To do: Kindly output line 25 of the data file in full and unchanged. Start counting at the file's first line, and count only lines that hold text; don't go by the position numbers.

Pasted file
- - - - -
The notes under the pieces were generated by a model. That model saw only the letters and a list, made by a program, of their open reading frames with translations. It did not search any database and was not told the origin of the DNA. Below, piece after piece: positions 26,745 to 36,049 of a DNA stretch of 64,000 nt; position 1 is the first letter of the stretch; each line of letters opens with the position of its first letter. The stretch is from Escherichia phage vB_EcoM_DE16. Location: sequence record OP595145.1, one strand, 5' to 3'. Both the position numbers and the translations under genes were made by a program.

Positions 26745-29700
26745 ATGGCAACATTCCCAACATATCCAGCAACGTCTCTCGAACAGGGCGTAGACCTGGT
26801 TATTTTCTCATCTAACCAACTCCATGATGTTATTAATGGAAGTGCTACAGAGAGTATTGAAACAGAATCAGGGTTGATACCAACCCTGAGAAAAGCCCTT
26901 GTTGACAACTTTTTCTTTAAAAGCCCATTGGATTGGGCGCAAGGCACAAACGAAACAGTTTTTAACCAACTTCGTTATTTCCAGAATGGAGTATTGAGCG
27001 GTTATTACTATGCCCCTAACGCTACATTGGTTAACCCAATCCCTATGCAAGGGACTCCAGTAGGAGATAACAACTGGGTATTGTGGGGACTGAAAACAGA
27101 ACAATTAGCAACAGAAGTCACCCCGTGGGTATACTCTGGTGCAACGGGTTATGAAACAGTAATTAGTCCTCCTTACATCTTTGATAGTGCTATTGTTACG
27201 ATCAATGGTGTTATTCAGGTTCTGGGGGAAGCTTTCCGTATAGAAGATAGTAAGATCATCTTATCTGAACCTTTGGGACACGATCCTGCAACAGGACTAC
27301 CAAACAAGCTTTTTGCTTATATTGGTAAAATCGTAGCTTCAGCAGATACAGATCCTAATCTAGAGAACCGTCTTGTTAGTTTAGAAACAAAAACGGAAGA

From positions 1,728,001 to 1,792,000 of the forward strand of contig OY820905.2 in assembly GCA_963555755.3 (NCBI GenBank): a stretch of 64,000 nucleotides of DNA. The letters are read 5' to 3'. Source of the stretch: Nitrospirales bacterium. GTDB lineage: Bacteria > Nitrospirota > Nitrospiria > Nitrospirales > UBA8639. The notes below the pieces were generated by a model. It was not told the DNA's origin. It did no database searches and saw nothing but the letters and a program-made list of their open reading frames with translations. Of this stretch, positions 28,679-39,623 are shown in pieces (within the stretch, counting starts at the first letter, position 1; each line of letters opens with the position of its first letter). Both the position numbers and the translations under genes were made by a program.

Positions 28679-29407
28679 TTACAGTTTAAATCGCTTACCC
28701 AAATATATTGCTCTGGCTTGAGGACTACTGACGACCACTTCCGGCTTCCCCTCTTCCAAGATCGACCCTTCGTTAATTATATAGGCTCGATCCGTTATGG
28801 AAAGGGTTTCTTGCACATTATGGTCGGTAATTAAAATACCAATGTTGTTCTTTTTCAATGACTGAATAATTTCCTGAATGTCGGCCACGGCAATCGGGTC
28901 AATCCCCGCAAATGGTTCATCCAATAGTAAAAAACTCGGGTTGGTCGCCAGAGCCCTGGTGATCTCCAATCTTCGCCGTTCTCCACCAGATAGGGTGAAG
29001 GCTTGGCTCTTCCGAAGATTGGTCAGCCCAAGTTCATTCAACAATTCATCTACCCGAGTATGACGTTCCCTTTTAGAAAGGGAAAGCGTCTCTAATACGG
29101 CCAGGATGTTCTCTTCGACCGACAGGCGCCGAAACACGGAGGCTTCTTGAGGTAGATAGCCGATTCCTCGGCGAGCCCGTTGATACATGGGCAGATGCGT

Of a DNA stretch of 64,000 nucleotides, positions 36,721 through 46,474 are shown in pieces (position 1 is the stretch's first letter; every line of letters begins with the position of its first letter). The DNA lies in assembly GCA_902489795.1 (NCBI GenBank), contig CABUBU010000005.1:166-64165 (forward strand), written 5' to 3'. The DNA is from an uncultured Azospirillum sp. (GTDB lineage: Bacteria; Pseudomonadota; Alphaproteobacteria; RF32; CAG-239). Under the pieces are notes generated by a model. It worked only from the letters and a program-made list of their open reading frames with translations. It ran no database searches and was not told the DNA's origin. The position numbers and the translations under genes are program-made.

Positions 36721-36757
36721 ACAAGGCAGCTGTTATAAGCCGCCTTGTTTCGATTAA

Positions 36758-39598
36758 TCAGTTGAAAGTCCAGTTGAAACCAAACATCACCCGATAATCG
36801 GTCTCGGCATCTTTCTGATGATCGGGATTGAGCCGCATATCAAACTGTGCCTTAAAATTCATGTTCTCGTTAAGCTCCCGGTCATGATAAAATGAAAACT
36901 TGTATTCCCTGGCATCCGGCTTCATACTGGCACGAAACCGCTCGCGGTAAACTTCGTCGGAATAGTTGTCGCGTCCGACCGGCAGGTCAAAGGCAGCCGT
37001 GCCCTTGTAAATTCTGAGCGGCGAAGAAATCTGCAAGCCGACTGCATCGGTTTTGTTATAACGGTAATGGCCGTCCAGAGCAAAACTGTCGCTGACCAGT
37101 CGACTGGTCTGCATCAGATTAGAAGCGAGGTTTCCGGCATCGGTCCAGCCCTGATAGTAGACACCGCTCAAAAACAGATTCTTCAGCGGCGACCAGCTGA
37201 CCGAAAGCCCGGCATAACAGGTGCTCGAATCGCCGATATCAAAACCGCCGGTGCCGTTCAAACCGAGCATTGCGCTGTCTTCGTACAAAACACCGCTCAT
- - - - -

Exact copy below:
37001 GCCCTTGTAAATTCTGAGCGGCGAAGAAATCTGCAAGCCGACTGCATCGGTTTTGTTATAACGGTAATGGCCGTCCAGAGCAAAACTGTCGCTGACCAGT